Instead, I want to introduce a rubric recently proposed on Facebook by my friend Father Josh, who is one of our local priests and the Episcopal chaplain down the street from me at Western Washington University.  Father Josh wrote:
Regarding the Big Questions of life, it strikes me that as we humans get older, we have a choice of three paths: (1) We decide to be certain about such questions with significant evidence, but without definitive proof. (2) We keep collecting evidence, all the while learning to tolerate and perhaps even enjoy uncertainty and ambiguity. (3) We learn to de-prioritize such questions.
With any particular Big Huge Question, it’s useful to acknowledge which of Father Josh’s three paths we are choosing to follow in our search for meaning.

So returning to the three questions the Mormons posed to New York World’s Fairgoers in 1964 – whence from? / why here? / where going? – I confess none of them would lure me down Father Josh’s first path. These aren’t the type of question I “decide to be certain about.” 

Frankly, I’m unaware of any question I’m certain about. That’s not how I think. Nothing is certain.  Instead, I’m an idealist pragmatist. INFP. Everything is contingent and subject to reexamination, although over time those things that work well don’t get reexamined often. We never stop reaching. 

Of course, a few things have become so close to certain we treat them as if they’d been definitely proven – family, love, humanism, etc. But even the Big Stuff is usually more interesting around the edges anyway. Certainty is annoying. And boring. You’ve been to Utah.

Instead of seeking certainty, most of my own meandering follows Father Josh’s second path:  “We keep collecting evidence, all the while learning to tolerate and perhaps even enjoy uncertainty and ambiguity.”  That’s where the action is, and where writing leads me.  Including my own versions of the Mormons’ first and second questions:  what strange and familiar currents brought us to this very moment, and what does the changing rippled pattern mean?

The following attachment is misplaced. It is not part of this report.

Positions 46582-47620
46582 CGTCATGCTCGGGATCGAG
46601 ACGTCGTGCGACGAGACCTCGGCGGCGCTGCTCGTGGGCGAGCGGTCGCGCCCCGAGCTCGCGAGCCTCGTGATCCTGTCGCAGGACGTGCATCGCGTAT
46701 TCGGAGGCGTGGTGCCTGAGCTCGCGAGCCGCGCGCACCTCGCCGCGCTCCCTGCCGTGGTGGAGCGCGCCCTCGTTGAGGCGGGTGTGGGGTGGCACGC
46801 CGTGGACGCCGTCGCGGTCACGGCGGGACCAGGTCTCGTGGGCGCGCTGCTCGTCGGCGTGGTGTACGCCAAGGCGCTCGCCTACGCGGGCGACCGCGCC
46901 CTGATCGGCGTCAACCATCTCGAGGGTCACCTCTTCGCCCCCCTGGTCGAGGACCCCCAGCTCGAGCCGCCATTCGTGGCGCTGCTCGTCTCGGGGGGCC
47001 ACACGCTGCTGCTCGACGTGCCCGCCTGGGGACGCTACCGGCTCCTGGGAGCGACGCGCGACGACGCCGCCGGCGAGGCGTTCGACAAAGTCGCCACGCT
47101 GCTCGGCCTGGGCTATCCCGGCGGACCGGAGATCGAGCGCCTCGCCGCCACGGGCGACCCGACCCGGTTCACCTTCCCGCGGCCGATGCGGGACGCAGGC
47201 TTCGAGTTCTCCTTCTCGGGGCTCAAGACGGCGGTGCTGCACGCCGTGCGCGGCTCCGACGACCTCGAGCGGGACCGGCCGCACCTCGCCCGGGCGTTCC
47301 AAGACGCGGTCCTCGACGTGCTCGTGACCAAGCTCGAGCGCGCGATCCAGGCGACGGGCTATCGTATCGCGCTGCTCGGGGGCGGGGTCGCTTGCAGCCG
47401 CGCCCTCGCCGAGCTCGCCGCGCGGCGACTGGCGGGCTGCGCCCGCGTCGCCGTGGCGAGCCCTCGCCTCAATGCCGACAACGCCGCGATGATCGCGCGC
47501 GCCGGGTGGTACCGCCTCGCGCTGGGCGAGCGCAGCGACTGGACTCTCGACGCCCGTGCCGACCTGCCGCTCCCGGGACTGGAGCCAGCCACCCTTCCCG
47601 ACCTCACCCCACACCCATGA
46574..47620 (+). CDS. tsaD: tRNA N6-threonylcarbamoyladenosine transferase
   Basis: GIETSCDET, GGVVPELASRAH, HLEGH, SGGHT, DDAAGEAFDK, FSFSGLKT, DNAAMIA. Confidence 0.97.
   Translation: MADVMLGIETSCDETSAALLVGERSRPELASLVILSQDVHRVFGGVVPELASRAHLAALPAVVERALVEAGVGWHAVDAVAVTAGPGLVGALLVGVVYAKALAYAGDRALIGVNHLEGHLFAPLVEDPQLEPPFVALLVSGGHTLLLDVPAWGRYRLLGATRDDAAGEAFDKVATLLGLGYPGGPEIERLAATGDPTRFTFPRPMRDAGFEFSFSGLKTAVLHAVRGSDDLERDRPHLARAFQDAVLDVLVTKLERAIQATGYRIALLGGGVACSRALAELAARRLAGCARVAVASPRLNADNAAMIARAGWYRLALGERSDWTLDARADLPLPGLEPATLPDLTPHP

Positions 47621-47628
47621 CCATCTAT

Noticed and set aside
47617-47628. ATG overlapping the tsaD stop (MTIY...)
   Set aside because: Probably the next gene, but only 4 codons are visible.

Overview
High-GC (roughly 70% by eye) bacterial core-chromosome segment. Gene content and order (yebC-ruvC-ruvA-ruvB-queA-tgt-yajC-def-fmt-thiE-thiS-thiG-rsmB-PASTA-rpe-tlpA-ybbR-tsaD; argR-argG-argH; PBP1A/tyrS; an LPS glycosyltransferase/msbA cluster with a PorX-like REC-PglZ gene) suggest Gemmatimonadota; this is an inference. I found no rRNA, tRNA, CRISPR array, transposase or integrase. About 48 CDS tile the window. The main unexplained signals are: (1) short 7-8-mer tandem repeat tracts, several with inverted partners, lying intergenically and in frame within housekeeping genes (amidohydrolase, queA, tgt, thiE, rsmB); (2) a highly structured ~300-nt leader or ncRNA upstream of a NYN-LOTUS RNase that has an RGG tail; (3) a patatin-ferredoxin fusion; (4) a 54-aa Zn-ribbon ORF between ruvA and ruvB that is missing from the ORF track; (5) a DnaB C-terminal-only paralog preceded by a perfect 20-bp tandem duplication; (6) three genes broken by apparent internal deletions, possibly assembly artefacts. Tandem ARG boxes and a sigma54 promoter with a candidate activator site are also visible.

Some themes are timeless:  Darwin.  Shakespeare.  Bach.  Sex.  Justice.  Truth.   Family.  Love.  Still, even those thick threads keep interweaving themselves in new patterns. 

Regardless of the topic, we usually focus on the “what” questions – where we are and how we got here.  But sometimes the discussion drifts to the “meta” questions – the “why?” part of our search.  Either way we need good tools.  My post tomorrow explores the respective roles of data and reason in our search for meaning.


Before moving on, I want to acknowledge the Mormons’ third question from the World’s Fair and Man’s Search for Meaning:  “What happens after this life?”  For me, that kind of query gets Father Josh’s third approach:  I already “learned to de-prioritize such questions.”

This may be an actual spoiler alert for some readers.  Despite my obsession with patterns and meaning, I’ve never bothered much with eschatology, i.e., the part of philosophy concerned with what lies beyond death. This life offers more than enough material.

In contrast, many people approach such questions along Father Josh’s first two paths:  with either dogmatic certainty, or inquisitive uncertainty.  I think it’s mostly a matter of temperament. For example, I vividly recall having drinks in a Chicago gay bar with a friend who had finally escaped from BYU. After losing his Mormon beliefs, for the first time in his life he was afraid of death and nothingness.  (Even after televangelists lose their power, Pascal’s bet sometimes works on these people.)     

Meh.  Nothingness sounds nice and peaceful to me.  Maybe it’s one of those pseudo-Jewish things I absorbed in law school.  


  1. It's my understanding, straight from John, that he resigned from there church and was not, therefore, excommunicated.

    1. John can chime in of course, but back then there wasn't such a thing as resigning. Just semi-voluntary excommunication. Someone threatened to sue the LDS church over it years ago and they backed off.